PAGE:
Formula 1 overestimated fan demand for the $500 million Las Vegas Grand Prix, the most expensive race of the year.

Formula 1 overestimated fan demand for the $500 million Las Vegas Grand Prix, the most expensive race of the year.

LAS VEGAS — There’s no such thing as a flawless first-year event, so go ahead and accept that there will be bumps and bruises at the $500 million Las Vegas Formula 1 Grand Prix.

The warning signs were as bright as The Sphere when early prices opened for this week’s race, the most expensive Grand Prix to attend on this year’s 24-race calendar.

With multi-million dollar hospitality offerings, exorbitant hotel rates, and an average initial entry price of around $2,000, this race was never intended to attract new fans to the world motorsport series or grow the American audience. Liberty Media, the owner of Formula 1, clearly viewed the race in Las Vegas as a global event for the top racers.

Grand Prix CEO Rene Willem pledged that “we will be sold out by the time of the event” in an earnings call on November 3 by the Formula One Group.

Well, the big race has finally arrived and tickets are still available, either directly or on a heavily discounted secondary market. Hotel prices have fallen along the Strip and all signs suggest that Liberty, which is promoting Formula 1 racing for the first time, has significantly exceeded its price point to attract new fans and spenders.

That ticket prices drop by as much as 60% on some days leading up to Saturday night’s race is only a small part of the heartburn behind the scenes. Local residents were angered by the daily disruptions caused by construction of the 3.85-mile (6.2 km) street circuit that uses much of the Strip while highlighting several Las Vegas landmarks with a 17-turn layout that has been likened to a “flying pig.” “.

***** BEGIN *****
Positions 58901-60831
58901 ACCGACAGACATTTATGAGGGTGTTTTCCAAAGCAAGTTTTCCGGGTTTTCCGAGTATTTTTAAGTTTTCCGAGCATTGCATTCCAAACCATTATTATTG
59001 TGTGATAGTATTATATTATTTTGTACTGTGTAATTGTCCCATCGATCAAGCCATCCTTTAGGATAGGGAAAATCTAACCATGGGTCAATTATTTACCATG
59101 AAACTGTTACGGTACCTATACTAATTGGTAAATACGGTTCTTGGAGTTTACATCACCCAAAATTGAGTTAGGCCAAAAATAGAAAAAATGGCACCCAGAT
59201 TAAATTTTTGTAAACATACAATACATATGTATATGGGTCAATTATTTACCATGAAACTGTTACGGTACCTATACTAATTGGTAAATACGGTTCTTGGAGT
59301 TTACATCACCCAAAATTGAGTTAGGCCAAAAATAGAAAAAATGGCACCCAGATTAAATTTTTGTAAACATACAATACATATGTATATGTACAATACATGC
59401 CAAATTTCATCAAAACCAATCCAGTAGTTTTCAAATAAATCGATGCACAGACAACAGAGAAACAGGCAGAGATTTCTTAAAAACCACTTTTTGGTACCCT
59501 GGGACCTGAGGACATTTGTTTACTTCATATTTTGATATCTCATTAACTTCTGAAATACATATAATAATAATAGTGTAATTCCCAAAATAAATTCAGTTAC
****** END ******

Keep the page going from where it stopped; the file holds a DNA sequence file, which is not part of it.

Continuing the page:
There were early reports that Formula 1 was demanding exorbitant licensing fees from any company with a view of the track. Eventually, Formula 1 relaxed its fees, but not before threatening to set up structures that would block views. There are fresh concerns about how casino staff will work once the strip is closed so Max Verstappen can win another race in what has long been a championship-deciding season.

The Caesars Palace Grand Prix in 1981 and 1982 was held on another ridiculous track, because it used a large area of ​​the parking lot. This race has seen nearly two years of hype. This is the baby of Formula 1, backed by Liberty, which spent $240 million to buy property at the end of the strip to build a training area and permanent pit building.

This investment is included in one-time costs, which Greg Maffei, Liberty’s president and CEO, highlighted when he asked Morgan Stanley’s Ben Swinburne on an earnings call, “Do you still expect that kind of revenue approaching $500 million?”

“I think revenue numbers close to that are still a reasonable estimate of profitability,” Maffei replied. “We’ve seen some one-time costs and start-up costs that may have been larger than expected. But remember how much this impacts us, not just directly, but indirectly, this is a very profitable race for us. Once we get past some of those initial start-up costs… “It’s going to go up. Let’s be clear, this year, we’re working on getting better at being out there, being on time and having a great race.”

“That doesn’t mean we won’t have some (those) goals next year, but I think we’ll be able to improve other variables as well and increase profitability.”

Lewis Hamilton drives during a demonstration along the Las Vegas Strip at the launch ceremony of the Formula 1 Grand Prix in Las Vegas on November 5, 2022.